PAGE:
The Government's amended Emissions Trading Scheme (ETS) has passed its final hurdle and is set to become law.
The legislation was passed by 63 votes to 58 shortly before 6pm on Wednesday with the support of the Maori Party and United Future.
Under the new scheme businesses will be given more time to adjust to the emissions regime and the cost is passed on to taxpayers.
But households will also face lower increases in the price of power and petrol, because the obligations on those industries will be more relaxed.
Climate Change Issues Minister Nick Smith welcomed the passing of the legislation, telling Parliament: "This bill is about implementing for New Zealand a workable and affordable scheme that will provide an incentive to reduce emissions and to encourage afforestation."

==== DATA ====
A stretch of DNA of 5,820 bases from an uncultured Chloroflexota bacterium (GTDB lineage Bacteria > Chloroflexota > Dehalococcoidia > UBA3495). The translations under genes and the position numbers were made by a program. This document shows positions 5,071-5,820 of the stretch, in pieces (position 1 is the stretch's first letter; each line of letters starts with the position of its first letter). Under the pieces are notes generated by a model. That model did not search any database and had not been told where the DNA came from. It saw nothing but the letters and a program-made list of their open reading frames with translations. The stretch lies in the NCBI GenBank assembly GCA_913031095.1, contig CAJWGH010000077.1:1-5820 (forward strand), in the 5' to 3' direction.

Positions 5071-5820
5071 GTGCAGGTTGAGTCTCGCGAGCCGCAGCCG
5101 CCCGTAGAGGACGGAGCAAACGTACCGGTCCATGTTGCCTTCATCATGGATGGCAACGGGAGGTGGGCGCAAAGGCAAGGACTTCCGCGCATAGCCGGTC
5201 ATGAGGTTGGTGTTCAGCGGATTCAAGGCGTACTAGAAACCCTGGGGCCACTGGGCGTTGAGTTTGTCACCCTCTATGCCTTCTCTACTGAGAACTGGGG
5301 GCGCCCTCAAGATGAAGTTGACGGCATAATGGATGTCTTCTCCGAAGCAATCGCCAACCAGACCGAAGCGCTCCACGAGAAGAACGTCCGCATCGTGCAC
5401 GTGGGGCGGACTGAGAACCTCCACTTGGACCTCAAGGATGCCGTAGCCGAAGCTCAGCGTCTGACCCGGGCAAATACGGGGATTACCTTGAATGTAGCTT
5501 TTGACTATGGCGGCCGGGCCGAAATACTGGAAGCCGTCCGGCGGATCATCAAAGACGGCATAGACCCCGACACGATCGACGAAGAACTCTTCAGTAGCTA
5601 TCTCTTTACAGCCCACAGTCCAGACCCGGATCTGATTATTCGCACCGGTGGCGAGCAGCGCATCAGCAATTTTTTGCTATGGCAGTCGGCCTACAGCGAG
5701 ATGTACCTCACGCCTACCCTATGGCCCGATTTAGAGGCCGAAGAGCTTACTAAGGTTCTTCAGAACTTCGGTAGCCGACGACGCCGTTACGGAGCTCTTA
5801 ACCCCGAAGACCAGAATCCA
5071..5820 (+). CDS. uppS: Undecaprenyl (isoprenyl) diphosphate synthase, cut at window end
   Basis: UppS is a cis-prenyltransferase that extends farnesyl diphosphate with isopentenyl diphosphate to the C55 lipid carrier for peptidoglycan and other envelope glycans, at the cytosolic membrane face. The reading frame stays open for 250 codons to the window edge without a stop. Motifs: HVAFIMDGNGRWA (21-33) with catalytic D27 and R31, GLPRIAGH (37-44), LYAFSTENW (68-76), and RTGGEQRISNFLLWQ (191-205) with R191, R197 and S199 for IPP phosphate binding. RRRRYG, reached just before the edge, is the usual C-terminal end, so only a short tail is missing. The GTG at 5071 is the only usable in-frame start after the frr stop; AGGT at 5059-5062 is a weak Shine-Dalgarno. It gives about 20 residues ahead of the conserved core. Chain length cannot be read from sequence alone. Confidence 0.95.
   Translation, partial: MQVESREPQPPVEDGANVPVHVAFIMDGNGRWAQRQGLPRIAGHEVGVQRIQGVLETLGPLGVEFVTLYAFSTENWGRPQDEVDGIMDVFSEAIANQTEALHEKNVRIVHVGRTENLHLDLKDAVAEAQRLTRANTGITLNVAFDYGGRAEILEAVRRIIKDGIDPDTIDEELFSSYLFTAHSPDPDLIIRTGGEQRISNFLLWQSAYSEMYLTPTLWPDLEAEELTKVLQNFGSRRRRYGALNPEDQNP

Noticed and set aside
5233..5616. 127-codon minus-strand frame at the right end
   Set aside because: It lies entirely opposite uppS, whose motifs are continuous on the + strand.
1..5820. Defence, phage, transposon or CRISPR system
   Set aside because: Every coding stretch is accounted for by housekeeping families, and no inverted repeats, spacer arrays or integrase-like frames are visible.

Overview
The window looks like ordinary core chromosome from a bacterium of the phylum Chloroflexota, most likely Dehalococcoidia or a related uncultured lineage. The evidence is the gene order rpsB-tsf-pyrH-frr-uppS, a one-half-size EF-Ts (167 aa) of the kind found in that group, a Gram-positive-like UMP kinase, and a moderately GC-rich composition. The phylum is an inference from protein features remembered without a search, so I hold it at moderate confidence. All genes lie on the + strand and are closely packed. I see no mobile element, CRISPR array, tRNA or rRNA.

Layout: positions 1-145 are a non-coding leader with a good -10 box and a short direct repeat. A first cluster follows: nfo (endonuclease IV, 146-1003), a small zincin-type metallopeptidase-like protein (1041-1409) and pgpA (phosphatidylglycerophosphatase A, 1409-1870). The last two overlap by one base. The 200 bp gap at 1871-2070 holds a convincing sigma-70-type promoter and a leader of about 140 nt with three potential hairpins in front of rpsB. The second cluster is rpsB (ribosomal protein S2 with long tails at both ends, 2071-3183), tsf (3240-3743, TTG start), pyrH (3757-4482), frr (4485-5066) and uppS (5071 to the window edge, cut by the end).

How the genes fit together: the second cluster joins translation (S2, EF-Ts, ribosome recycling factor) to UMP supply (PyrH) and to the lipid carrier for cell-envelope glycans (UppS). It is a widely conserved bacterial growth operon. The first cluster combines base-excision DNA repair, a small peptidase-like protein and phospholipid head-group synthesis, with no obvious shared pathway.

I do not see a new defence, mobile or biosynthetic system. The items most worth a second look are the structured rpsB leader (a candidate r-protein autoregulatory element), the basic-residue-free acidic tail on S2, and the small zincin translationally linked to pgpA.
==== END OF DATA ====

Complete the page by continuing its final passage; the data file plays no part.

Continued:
Commissioner urged MPs to reject it
Earlier on Wednesday, the Parliamentary Commissioner for the Environment had urged MPs to vote against the bill, saying that it would undermine the current ETS and fail to reduce greenhouse gas emissions.
While the current scheme put a price on emissions in order to limit them, Ms Wright said, the amendments almost removed the price signal for some - meaning less incentive to invest in low-carbon-intensive technologies.
Throughout Tuesday evening and most of Wednesday the Climate Change Response (Moderated Emissions Trading) Amendment Bill went through its committee stages as Parliament considered more than 100 pages of last-minute changes.
The legislation was pushed through so that it could become law before the Copenhagen climate change conference next month.